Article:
Stop Trying For More Power

trying too hard

When I measure the bat speed of a hitter, I ask them to take a few swings in front of my Swing Speed Radar.  Without exception, the highest reading occurs within the first five swings.  After the first few swings, human nature takes over and hitters “try” to increase their bat speed.  Their muscles tense up, they squeeze the bat harder, and they stop breathing.  The harder they try, the lower the reading on the display of the radar. One of my favorite mental techniques from Tim Gallwey’s “Inner Game” theories is how to increase power without trying.

When I work with hitters who do everything technically correct, but have difficulty reaching their full power potential, I use what Gallwey refers to as “abandoning caution”. Instead of urging these hitters to “Hit the ball harder!”, I will ask them “How much power is your body actually generating?” The first time I ask this question, hitters are not sure how to answer.  I let them know that I merely want them to observe how much power they are generating or “letting out”.   In keeping with “Inner Game” theory, learning and improving through observation is much more effective than improvement through instruction.

Here’s how it works. After each swing off a tee or in batting practice, I ask hitters to “measure and report” the percentage of full power they are letting out. Most hitters start at some percentage between 60% and 70% of maximum power.  As they call out the percentages after each swing, something interesting always happens.  The percentages begin to increase after only a few swings—fifty–fifty–sixty–fifty–seventy–seventy–sixty–seventy–seventy–eighty–eighty–seventy–eighty–eighty-five–eighty–ninety!. The best part of this exercise is I never have to say a word. I just listen for the rating after each swing and watch for the inevitable light bulb to go off in the mind of the hitter.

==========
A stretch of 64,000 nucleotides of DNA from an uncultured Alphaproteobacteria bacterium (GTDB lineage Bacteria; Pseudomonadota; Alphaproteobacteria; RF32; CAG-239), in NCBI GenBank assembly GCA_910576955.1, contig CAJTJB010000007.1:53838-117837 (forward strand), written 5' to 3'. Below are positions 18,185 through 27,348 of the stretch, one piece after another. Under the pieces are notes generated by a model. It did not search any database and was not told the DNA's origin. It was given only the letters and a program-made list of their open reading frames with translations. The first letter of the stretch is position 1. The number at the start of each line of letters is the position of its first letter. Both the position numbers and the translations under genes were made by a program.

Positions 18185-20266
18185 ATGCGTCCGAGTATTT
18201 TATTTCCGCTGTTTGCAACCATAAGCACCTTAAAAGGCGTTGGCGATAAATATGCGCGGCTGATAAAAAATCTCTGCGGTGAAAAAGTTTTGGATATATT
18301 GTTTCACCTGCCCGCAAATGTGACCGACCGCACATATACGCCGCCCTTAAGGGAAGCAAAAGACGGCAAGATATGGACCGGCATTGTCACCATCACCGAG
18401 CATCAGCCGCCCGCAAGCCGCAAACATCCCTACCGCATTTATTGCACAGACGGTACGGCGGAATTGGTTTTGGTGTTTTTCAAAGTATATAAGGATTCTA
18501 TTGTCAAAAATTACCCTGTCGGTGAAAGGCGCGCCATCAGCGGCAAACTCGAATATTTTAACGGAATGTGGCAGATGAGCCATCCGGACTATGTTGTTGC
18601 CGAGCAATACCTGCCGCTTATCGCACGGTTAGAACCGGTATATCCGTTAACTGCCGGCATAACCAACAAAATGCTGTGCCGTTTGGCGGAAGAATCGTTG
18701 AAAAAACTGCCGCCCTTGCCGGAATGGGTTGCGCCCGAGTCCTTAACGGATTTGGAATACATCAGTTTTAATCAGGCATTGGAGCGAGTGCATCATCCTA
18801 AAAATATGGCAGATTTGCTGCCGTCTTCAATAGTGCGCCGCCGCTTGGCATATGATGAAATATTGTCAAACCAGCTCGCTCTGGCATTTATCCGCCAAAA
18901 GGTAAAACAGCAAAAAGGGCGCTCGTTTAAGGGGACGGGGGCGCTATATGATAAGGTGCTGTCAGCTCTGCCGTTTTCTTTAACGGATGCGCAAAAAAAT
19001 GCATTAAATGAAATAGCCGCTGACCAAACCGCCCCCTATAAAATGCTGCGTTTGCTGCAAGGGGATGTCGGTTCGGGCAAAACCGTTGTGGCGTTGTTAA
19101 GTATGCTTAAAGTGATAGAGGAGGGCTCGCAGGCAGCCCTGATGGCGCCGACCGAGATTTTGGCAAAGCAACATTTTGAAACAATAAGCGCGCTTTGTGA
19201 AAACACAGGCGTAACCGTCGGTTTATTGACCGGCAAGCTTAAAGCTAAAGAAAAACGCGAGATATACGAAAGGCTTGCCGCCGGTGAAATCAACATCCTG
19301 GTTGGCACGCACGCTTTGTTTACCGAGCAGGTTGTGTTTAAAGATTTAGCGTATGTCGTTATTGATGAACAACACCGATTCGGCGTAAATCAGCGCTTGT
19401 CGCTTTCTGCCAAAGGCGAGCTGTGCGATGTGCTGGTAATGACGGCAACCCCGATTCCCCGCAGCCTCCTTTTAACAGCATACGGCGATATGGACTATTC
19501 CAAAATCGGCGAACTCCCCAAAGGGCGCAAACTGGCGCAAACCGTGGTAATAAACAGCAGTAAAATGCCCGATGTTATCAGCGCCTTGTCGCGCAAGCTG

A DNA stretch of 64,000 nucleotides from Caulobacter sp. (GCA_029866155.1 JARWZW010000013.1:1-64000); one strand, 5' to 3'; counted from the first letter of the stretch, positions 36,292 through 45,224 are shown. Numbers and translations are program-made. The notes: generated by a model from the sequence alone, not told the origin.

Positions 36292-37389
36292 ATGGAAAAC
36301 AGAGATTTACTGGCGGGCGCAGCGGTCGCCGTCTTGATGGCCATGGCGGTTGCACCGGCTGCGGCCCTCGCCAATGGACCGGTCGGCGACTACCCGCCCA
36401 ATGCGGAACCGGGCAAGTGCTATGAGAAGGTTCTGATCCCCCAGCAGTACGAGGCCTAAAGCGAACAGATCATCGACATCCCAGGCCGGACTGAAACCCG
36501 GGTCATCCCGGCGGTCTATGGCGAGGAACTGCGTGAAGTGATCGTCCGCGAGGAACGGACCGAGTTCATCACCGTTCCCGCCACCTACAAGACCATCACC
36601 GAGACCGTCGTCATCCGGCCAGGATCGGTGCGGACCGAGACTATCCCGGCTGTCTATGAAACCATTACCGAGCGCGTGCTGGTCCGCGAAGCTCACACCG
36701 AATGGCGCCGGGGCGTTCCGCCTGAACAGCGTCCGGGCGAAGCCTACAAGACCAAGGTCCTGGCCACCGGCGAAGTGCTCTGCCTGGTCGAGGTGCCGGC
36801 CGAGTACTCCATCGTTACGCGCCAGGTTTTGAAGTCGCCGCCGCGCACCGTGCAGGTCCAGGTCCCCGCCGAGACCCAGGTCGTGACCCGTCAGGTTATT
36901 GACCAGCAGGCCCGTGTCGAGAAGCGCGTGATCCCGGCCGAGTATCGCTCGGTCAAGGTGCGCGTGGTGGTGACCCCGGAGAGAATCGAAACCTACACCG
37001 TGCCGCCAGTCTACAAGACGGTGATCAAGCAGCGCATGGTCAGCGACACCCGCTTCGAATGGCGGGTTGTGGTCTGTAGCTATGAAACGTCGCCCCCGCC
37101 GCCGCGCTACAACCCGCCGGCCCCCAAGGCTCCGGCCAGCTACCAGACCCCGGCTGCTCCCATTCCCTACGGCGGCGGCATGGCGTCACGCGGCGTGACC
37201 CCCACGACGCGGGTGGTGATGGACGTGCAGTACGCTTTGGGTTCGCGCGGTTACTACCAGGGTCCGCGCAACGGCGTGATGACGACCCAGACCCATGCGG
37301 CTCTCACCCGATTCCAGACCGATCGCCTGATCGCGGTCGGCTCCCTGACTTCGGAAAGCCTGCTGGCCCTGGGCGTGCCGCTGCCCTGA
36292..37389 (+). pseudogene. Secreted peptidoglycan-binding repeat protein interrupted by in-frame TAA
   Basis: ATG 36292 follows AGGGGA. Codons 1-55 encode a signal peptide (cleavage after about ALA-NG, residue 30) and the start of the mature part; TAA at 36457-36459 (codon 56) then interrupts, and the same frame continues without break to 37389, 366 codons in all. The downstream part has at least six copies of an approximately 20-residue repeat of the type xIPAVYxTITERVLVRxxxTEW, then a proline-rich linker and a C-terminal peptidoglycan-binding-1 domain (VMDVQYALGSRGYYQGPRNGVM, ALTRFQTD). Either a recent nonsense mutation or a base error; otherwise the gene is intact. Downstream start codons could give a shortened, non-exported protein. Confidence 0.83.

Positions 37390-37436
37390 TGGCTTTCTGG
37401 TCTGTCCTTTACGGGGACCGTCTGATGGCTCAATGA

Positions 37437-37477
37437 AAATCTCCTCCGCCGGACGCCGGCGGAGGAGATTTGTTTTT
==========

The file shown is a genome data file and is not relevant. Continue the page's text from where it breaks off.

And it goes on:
It typically takes less than twenty swings for hitters to observe real improvement in their power. Swings become smoother, more aggressive, more powerful, and noticeably faster, as hitters relax and let the body do what it was trained to do.  This quick and surprising improvement also leads to increased confidence.   When hitters observe and feel this new power, it is easy for me to convince them that trying too hard is the worst thing they could do during batting practice or in games.

Here is how Tim Galley describes this almost instant improvement:

“Often our power is inhibited by our attempt to gain power.  We try hard to gain power when we doubt that we have enough already within us, and the effort itself in fact prevents us from achieving our aim. Our bodies know the power that is there and how to release it, if we let it. The way to release power is not to try to add it, but to cut the strings that are keeping it locked inside.  Power comes from letting go, not tightening up, from the awareness of what power IS there.”

Here is a link to the first post I wrote about Tim Gallwey and his “Inner Game” theories.

I could write much more about this improtant topic, but that would be trying too hard…

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